Imagine editing Titanic down to watch just your favourite bits or cutting out the slushier moments of Star Wars to leave you with a bare bones action-fest.
Gormenghast will be digitally manipulated
Manipulating your favourite films to make a more personalised movie is just the beginning of an ambitious new 7.5m euro (£5.1m) project funded by the European Union.
New Media for a New Millennium (NM2) will have as its endgame the development of a completely new media genre, which will allow audiences to create their own media worlds based on their specific interests or tastes.
Viewers will be able to participate in storylines, manipulate plots and even the sets and props of TV shows.
BT is one of 13 partners involved in the project. It will be contributing software that was originally designed to spot anomalies in CCTV pictures.
The software uses content recognition algorithms.
The three-year project will work on seven productions as it develops a set of software tools that will allow viewers to edit content to their needs.
One of the productions will be a experimental television show where the plot will be driven by text messages from the TV audience.
Participants will text selected words which will impact how the characters in the drama interact.
It is being developed in Finland and will be shown to Finnish TV audiences.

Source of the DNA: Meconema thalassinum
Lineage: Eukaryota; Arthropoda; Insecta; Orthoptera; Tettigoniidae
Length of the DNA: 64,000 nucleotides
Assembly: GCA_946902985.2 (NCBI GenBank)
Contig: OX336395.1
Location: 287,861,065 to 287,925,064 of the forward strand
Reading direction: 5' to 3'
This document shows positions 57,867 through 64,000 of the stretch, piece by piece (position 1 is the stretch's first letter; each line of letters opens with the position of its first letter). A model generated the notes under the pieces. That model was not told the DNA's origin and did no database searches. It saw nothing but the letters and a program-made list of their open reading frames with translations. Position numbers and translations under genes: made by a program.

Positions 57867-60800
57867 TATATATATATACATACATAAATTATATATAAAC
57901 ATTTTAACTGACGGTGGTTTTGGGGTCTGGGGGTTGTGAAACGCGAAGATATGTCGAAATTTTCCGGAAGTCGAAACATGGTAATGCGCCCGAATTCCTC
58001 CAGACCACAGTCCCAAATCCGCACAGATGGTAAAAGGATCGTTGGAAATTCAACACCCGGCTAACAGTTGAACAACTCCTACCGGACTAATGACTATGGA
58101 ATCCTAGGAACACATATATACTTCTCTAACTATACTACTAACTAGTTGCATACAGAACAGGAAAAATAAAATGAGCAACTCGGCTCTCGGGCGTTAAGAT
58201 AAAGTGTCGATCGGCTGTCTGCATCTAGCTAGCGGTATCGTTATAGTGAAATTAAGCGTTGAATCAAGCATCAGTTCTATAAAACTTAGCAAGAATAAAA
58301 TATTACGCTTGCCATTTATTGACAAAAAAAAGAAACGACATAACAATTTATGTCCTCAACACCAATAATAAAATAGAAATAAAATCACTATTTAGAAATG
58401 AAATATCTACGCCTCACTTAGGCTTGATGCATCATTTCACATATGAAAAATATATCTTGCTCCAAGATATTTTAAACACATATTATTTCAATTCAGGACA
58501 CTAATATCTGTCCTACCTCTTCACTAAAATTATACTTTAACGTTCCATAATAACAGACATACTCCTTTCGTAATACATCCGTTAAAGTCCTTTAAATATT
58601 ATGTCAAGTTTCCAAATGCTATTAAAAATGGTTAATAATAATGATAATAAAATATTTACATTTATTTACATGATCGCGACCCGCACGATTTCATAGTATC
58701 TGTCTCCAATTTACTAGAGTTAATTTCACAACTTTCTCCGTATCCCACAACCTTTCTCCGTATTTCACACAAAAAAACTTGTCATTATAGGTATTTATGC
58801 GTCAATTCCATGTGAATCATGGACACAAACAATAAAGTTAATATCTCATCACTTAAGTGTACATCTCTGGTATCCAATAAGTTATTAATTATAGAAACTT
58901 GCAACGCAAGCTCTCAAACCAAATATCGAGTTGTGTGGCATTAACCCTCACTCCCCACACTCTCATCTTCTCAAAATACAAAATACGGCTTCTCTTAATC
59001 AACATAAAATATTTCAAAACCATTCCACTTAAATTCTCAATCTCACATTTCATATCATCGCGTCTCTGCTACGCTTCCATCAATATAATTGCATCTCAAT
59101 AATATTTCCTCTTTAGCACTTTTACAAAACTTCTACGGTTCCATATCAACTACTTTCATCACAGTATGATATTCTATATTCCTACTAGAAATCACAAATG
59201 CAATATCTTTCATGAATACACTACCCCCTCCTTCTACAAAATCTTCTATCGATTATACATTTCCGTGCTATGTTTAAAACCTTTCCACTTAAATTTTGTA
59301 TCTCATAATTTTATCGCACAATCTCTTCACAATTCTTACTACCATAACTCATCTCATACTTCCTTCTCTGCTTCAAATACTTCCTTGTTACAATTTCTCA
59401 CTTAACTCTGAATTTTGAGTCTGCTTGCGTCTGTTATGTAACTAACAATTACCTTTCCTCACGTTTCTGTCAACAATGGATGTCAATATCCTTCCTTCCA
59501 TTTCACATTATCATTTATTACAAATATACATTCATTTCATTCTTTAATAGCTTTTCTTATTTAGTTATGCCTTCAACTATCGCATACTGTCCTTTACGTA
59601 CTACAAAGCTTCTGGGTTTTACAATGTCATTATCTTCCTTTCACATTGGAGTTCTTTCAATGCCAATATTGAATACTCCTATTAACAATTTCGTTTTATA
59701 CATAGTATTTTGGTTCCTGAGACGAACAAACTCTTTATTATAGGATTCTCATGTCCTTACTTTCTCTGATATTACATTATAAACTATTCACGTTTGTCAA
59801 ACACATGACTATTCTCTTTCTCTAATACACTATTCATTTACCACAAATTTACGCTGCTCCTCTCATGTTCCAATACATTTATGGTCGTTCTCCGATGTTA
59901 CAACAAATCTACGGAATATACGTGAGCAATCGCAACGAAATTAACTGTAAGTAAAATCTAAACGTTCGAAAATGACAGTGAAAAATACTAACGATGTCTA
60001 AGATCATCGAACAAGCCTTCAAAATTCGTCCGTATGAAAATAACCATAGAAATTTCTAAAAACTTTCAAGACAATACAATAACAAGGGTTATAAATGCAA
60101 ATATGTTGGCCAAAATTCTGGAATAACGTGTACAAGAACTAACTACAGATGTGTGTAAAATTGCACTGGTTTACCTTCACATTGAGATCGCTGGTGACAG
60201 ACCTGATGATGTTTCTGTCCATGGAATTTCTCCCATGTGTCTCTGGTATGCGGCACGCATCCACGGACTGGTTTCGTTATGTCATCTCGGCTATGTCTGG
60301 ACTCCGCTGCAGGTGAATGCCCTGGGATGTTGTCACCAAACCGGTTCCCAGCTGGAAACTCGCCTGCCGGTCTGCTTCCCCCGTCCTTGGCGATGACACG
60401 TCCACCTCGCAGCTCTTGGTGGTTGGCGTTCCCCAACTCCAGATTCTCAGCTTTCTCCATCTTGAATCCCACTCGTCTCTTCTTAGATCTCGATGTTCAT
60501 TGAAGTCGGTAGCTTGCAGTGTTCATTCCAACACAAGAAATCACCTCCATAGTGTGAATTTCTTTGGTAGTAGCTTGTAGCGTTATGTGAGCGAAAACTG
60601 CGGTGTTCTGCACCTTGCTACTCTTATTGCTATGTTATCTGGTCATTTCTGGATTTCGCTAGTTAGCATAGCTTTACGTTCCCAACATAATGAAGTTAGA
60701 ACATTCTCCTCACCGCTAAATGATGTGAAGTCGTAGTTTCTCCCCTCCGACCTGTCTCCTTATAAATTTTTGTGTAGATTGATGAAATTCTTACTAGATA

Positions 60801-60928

Another team will work on the BBC's big budget drama of Mervyn Peake's gothic fantasy Gormenghast.
It will be re-engineered to allow people to choose a variety of edited versions.
"The BBC is allowing us access to the material so that we can prove the technology and the principles," explained Dr Doug Williams of BT, who will be NM2's technical project manager.
"The TV at the moment is a relatively dumb box which receives signals. This project is about teaching the machine to look at content like Lego blocks that can be reassembled to make perfect sense," he said.
"At the moment we have interactive gaming and a limited form of interactive TV which usually means allowing audiences to vote on shows. We are hoping to occupy the space in-between," he added.
NM2's co-ordinator Peter Stollenmayer explained that the new genre would radically alter the role of the audience.
"Viewers will be able to interact directly with the medium and influence what they see and hear according to their personal tastes and wishes," he said.
Viewers can create their own version of the Renaissance
"Media users will no longer be passive viewers but become active engagers."
It will also be important that the tools are sophisticated enough to obey the complex rules of cinematography and editing said John Wyver, from TV producer Illuminations Television Limited, which is also involved in the project.
"It's not just a matter of stringing together the romantic or action portions of a production," said Mr Wyver.
"The tool has to know which bits fit together both visually, by observing the time-honoured rules that go in editing, and in terms of the story."
"Only then will the personalised version both make sense and be aesthetically pleasing," he added.
Mr Wyver is planning a production entitled The Golden Age, about Renaissance art. It will allow viewers to create a so-called media world based on their own specific areas of interest such as poetry, music and architecture.
Other productions that the NM2 team will make range from news, documentaries to a romantic comedy drama.